Friedrich Wilhelm Kritzinger

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Friedrich Wilhelm Kritzinger
KritzingerFriedrich.jpg
Deputy Chief of the Reich Chancellery
In office
Early 1942 – 30 April 1945
President Adolf Hitler
Chancellor Adolf Hitler
Reich Chancellery Representative,
The Wannsee Conference
In office
20 January 1942 – 6 March 1942
(2 Meetings Held)
State Secretary of the Reich Chancellery
In office
February 1938 – Early 1942
(Date Of Promotion To Deputy Chief Uncertain)
Personal details
Born (1890-04-14)14 April 1890
Grünfier, Posen, Prussia
Died 25 April 1947(1947-04-25) (aged 57)
Nuremberg, American Zone, Germany
Political party National Socialist (Nazi) Party
Profession Lawyer, Reserve Reichswehr Officer, Philosopher

Friedrich Wilhelm Kritzinger (14 April 1890 – 25 April 1947) was a German official and state secretary in the Reich Chancellery during the period of Nazi Germany. He was the deputy head of the Reich Chancellery under Hans Lammers, and was present at the Wannsee Conference as Lammers' representative.

Early life[edit]

Kritzinger was born as a son of a pastor in Grünfier near Filehne (Polish: Wieleń) in the Prussian province of Posen. He received his Abitur in 1908 and studied law. During 1914–1918 Kritzinger served in the German military, reaching the rank of lieutenant in the reserve. In 1921 he passed the bar examination and then worked as an assistant in the Reich Ministry of Justice. In 1925–26 he worked in the Prussian Ministry of Commerce and in 1926 moved back to the Ministry of Justice.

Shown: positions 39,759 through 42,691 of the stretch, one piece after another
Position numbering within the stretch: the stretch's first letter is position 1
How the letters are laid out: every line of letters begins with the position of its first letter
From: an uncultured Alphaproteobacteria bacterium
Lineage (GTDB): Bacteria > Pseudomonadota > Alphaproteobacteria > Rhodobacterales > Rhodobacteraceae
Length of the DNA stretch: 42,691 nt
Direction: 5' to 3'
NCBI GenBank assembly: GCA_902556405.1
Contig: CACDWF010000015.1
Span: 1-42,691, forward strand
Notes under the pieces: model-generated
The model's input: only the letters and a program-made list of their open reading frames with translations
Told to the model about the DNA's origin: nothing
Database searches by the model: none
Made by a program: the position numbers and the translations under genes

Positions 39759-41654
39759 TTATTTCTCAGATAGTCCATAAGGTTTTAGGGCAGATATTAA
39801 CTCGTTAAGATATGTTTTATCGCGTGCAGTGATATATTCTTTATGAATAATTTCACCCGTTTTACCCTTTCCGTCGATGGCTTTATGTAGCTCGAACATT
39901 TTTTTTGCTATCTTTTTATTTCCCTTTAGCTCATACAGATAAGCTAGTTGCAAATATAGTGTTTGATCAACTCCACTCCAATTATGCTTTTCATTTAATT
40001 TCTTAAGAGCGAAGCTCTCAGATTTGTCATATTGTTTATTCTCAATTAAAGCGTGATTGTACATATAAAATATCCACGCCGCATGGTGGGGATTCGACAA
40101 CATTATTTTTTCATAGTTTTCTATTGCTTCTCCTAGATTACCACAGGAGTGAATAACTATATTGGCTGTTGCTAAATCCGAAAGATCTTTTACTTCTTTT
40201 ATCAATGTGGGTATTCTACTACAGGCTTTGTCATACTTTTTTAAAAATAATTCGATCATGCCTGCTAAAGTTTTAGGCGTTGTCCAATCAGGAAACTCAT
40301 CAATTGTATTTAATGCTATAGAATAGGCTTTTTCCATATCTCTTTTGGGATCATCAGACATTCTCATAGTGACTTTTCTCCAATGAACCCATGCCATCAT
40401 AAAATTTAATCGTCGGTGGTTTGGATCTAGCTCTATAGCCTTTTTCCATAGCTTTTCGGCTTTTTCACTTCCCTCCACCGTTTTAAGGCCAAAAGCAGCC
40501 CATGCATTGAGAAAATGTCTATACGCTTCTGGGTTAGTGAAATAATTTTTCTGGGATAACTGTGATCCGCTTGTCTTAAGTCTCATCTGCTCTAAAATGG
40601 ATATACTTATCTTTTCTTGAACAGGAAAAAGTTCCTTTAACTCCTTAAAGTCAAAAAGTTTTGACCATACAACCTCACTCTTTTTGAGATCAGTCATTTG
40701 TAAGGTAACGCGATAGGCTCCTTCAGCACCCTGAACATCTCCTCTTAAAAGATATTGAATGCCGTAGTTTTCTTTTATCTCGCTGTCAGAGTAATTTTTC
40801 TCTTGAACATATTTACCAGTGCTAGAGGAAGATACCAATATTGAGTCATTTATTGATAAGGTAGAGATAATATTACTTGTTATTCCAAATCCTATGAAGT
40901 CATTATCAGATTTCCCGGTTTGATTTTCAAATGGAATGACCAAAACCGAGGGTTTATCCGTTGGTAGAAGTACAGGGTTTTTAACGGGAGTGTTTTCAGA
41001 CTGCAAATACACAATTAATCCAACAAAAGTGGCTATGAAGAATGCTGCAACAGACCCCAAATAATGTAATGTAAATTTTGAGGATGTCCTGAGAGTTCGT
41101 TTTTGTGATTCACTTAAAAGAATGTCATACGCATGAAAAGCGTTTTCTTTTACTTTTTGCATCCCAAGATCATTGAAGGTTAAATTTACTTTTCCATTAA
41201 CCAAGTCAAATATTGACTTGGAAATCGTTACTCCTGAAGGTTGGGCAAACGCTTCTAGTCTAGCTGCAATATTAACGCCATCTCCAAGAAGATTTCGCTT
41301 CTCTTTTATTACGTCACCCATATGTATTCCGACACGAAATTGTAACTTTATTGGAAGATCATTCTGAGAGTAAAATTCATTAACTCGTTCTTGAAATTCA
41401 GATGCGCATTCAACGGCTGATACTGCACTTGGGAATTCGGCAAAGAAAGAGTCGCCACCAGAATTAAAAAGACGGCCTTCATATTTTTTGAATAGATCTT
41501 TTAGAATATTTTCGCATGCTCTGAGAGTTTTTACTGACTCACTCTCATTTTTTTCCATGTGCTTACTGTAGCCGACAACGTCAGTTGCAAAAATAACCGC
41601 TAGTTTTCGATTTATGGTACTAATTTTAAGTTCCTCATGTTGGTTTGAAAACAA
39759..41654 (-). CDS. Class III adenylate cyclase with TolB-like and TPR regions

In the Third Reich[edit]

He joined the Nazi Party in 1938. In February 1938 Kritzinger was transferred to the Reich Chancellery, as head of the Division B with the official designation of a Permanent Secretary. In early 1942 Kritzinger was promoted to State Secretary.

Wannsee Conference[edit]

Kritzinger was one of the participants at the Wannsee Conference, which established the policies of the Holocaust. Following the conference, he attempted to resign his position in the Chancellery, but his resignation was refused on the grounds that "it would be worse without him". It is speculated by historians that he may have openly and vocally opposed the Wannsee protocols, which would have explained his resignation, but no accurate historical record exists to support or confirm such speculation.

Arrest, trial and death[edit]

Kritzinger would be eventually arrested, along with most of the surviving members of the Conference, in 1946. During the Nuremberg Trials, where he was a witness, he publicly declared himself ashamed of the atrocities committed by the Nazi regime. He was released, and died in Nuremberg the following year.

Fictional portrayals[edit]

Kritzinger was portrayed by Franz Rudnick in a 1984 film Wannseekonferenz, and again by David Threlfall in the 2001 BBC/HBO film Conspiracy.

References[edit]